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EtherCAT: Managing IO Assignments
#1
Hello,

I have successfully configured some Beckhoff EtherCAT IO using the IDE. I find the way it auto-assigns IO numbers to the ECAT[] structure to be difficult to organize.

Is there is a way to set up EtherCat IO assignment in a text file or something more amenable to change?

We have used 100's of digital IO on projects so you can see how having a logical layout of IO assignment can help to prevent errors!

BTW, the EtherCat IO is working good. I found that I had to set ECAT[0].Enable =1 before I saved. I don't believe this was in the manual for the IO setup.

Thank you,
KEJR
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#2
What do you want changed?
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#3
(06-02-2015, 11:53 AM)steve.milici Wrote: What do you want changed?

This reply is very late in the works but what I was wondering is if you could do the ethercat config in a similar way to how you do PMH files with M-vars (I'm not sure I *want* to do this but is it possible?).

I can live with the GUI assignment the way it is. I'm just trying to adjust to the difference from this method to what we are used to (Backplane based PLCs). It would be nice to have inputs start at one block of addresses and outputs at another, etc. (0-999 for input, 1000-1999 for outputs, etc). At the end of the day its not that important, more of a convenience/organization thing.

Thanks,
KEJR
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#4
(07-09-2015, 07:39 AM)KEJR Wrote:
(06-02-2015, 11:53 AM)steve.milici Wrote: What do you want changed?

This reply is very late in the works but what I was wondering is if you could do the ethercat config in a similar way to how you do PMH files with M-vars (I'm not sure I *want* to do this but is it possible?).

...It would be nice to have inputs start at one block of addresses and outputs at another, etc. (0-999 for input, 1000-1999 for outputs, etc)...

You have a couple of options:
1) use the #defines as provided by the IDE (Rt Click on Master and select, "Export EtherCAT Variables").

OR,

2) use an M var PTR assignment similar to the example below, taken from the ACC-52ECx EtherCAT I/O Manual. This slave device has 16 inputs and 16 outputs mapped to EtherCAT digital I/O, and then bitwise addressed within a *.pmh, or the global includes.pmh file stored in the Global Includes Folder.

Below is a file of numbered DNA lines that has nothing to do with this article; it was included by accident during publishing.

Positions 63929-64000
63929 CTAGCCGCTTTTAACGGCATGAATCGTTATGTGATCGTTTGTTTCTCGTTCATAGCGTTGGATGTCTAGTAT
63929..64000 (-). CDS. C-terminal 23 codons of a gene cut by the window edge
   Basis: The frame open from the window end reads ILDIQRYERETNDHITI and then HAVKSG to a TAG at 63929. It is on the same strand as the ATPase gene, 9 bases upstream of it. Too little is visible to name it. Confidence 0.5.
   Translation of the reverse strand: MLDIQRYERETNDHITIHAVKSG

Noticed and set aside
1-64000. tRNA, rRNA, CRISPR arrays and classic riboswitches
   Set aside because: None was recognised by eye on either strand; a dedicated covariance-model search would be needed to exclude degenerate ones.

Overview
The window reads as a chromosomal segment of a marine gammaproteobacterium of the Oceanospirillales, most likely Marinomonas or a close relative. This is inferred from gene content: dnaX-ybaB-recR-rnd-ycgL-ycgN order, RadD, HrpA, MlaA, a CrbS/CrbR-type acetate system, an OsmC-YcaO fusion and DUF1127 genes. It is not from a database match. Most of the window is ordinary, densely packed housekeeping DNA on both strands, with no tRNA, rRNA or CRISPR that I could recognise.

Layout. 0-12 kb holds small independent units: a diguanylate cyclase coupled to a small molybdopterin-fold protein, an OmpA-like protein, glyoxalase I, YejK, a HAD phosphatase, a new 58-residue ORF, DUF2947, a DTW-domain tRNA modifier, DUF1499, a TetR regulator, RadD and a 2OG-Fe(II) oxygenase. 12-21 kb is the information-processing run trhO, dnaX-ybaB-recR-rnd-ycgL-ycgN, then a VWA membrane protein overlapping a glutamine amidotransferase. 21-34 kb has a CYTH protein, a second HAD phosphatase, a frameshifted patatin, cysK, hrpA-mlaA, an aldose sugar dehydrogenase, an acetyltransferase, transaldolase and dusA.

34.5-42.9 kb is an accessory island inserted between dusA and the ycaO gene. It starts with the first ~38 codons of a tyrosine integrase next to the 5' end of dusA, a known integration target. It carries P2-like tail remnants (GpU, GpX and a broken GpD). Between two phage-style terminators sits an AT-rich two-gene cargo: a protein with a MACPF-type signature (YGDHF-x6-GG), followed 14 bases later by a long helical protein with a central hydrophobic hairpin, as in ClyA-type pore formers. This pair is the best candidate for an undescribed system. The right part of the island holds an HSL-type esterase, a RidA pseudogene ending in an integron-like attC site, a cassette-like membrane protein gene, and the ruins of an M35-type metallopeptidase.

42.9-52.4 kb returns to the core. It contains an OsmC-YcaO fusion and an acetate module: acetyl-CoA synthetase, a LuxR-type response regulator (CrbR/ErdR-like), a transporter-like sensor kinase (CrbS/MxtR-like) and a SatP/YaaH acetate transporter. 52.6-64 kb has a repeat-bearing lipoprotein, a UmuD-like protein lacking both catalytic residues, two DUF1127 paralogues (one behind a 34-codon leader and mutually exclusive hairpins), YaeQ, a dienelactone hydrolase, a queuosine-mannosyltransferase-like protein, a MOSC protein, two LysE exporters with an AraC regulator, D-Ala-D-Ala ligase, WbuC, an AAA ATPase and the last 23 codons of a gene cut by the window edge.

Input1, etc. can be M0-M999 and Output1, etc. can be M1000-M1999, or whatever best describes your application. You could even use descriptive assignments like: ESTOP, RESET, ERRACK, RUNSTOP, STO, and BRAKE, etc., or just leave it generic as Input1, Input2, etc..

Code:
// I/O DEFINITIONS
// INPUTS 1-16
PTR Input1->ECAT[0].IO[0].data.0.1; // Input #1
PTR Input2->ECAT[0].IO[0].data.1.1; // Input #2
PTR Input3->ECAT[0].IO[0].data.2.1; // Input #3
PTR Input4->ECAT[0].IO[0].data.3.1; // Input #4
PTR Input5->ECAT[0].IO[0].data.4.1; // Input #5
PTR Input6->ECAT[0].IO[0].data.5.1; // Input #6
PTR Input7->ECAT[0].IO[0].data.6.1; // Input #7
PTR Input8->ECAT[0].IO[0].data.7.1; // Input #8
PTR Input9->ECAT[0].IO[0].data.8.1; // Input #9
PTR Input10->ECAT[0].IO[0].data.9.1; // Input #10
PTR Input11->ECAT[0].IO[0].data.10.1; // Input #11
PTR Input12->ECAT[0].IO[0].data.11.1; // Input #12
PTR Input13->ECAT[0].IO[0].data.12.1; // Input #13
PTR Input14->ECAT[0].IO[0].data.13.1; // Input #14
PTR Input15->ECAT[0].IO[0].data.14.1; // Input #15
PTR Input16->ECAT[0].IO[0].data.15.1; // Input #16
// OUTPUTS 1-16
PTR Output1->ECAT[0].IO[1].data.0.1; // Output #1
PTR Output2->ECAT[0].IO[1].data.1.1; // Output #2
PTR Output3->ECAT[0].IO[1].data.2.1; // Output #3
PTR Output4->ECAT[0].IO[1].data.3.1; // Output #4
PTR Output5->ECAT[0].IO[1].data.4.1; // Output #5
PTR Output6->ECAT[0].IO[1].data.5.1; // Output #6
PTR Output7->ECAT[0].IO[1].data.6.1; // Output #7
PTR Output8->ECAT[0].IO[1].data.7.1; // Output #8
PTR Output9->ECAT[0].IO[1].data.8.1; // Output #9
PTR Output10->ECAT[0].IO[1].data.9.1; // Output #10
PTR Output11->ECAT[0].IO[1].data.10.1; // Output #11
PTR Output12->ECAT[0].IO[1].data.11.1; // Output #12
PTR Output13->ECAT[0].IO[1].data.12.1; // Output #13
PTR Output14->ECAT[0].IO[1].data.13.1; // Output #14
PTR Output15->ECAT[0].IO[1].data.14.1; // Output #15
PTR Output16->ECAT[0].IO[1].data.15.1; // Output #16
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#5
I didn't know that you could assign the ethercat shm to pointer vars, that is kind of interesting but doesn't realy answer my original question.

How does the ethercat master know what IO module and IO bit to map to "ECAT[0].IO[0]". Is it possible to set this up with a text file or is the GUI screen of the IDE necessary for this initial step?

Thank you,

KEJR
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#6
My apologies, I misunderstood your question.

I recommend using the System Setup utility, which enables you to create the necessary configuration files. Once you fully understand what files, and what file contents are required, then you can tweak, or even handle some simple setups from within those *.cfg, *.pmh, and *.h files.

Please see the attached files for examples which use the System Setup. One document covers the setup of an I/O slave and the other two Tech Notes cover Drive setups.


Attached Files
.pdf   Tech Note EtherCAT Setup Copley_r1_2.pdf (Size: 4.22 MB / Downloads: 50)
.pdf   ACC52ECx_Rev_0.pdf (Size: 2.59 MB / Downloads: 56)
.pdf   Tech Note EtherCAT Setup Yaskawa_r1_2.pdf (Size: 4.9 MB / Downloads: 34)
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